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Ontario admits ‘We have a problem’ at Grassy Narrows

The Story


What a difference a year makes. When CBC Radio's As It Happens broadcast its investigative documentary "A Clear and Present Danger" about mercury contamination, Ontario officials insisted there was no reason for alarm. Now, in this update interview with As It Happens host Barbara Frum, Ontario Health Minister Frank Miller has a very different message. Twenty-one Native residents are showing symptoms of mercury poisoning. "I've been alarmed for quite some time," Miller says. 

Medium: Radio
Program: As It Happens
Broadcast Date: Sept. 29, 1975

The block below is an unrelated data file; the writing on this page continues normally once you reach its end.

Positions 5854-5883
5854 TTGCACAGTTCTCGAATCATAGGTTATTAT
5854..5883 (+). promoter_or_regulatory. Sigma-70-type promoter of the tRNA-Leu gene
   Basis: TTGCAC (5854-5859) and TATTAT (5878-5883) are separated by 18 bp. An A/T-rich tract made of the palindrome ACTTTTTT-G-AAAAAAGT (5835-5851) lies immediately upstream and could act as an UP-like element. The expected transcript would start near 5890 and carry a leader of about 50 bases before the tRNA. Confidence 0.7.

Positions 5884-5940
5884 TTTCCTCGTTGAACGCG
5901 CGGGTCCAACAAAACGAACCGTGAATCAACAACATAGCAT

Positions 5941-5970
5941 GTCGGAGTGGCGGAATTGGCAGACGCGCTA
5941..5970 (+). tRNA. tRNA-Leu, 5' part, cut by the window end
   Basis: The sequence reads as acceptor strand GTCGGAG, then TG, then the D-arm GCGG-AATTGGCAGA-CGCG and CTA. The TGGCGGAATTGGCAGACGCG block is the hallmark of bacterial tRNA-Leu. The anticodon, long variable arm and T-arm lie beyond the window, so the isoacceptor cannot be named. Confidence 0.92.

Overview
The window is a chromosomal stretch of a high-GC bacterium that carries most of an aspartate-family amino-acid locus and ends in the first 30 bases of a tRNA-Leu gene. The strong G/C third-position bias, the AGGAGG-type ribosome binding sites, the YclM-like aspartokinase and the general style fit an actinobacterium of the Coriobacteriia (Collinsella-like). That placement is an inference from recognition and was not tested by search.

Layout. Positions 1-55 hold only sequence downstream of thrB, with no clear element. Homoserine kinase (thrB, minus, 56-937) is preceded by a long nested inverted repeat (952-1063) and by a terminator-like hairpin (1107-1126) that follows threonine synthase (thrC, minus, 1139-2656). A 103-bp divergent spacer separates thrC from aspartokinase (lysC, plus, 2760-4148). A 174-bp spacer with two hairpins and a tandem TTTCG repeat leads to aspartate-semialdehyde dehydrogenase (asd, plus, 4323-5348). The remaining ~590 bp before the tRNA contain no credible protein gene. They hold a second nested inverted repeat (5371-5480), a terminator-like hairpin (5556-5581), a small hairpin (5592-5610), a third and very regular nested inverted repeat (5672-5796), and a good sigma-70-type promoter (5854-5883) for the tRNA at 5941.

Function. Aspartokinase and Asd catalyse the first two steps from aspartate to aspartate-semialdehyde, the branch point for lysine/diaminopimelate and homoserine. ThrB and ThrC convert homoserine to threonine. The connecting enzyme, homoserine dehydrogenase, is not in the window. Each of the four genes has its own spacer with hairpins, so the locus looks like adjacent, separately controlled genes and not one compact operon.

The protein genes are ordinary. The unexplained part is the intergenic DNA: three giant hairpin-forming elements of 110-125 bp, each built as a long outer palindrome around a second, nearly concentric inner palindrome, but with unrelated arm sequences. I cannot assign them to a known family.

Guest: Frank Miller
Host: Alan Maitland
Interviewer: Barbara Frum
Duration: 9:09

Did You know?


• After this interview, Ontario sent a fact-finding team to Japan for 12 days. Dr. James Stopps, an Ontario health official, headed the group. On the visit, he told reporters that hair and blood samples showing elevated mercury levels in Ontario samples weren't enough to trigger compensation. "You just can't look at a patient and say he has the disease. We can't give out medical compensation just because of high levels of mercury. He has to have symptoms too."

• In the early to mid-1970s, the Ontario government made some efforts to provide an alternate food source. Native residents were given equipment to fish in nearby unpolluted lakes and rivers. Some who followed the advice, however, were treated as interlopers by lodge owners and fishermen afraid they would deplete the stock. Frozen fish were also flown to the reserves from Winnipeg. Some people complained, however, that they tasted mushy and bland.
 


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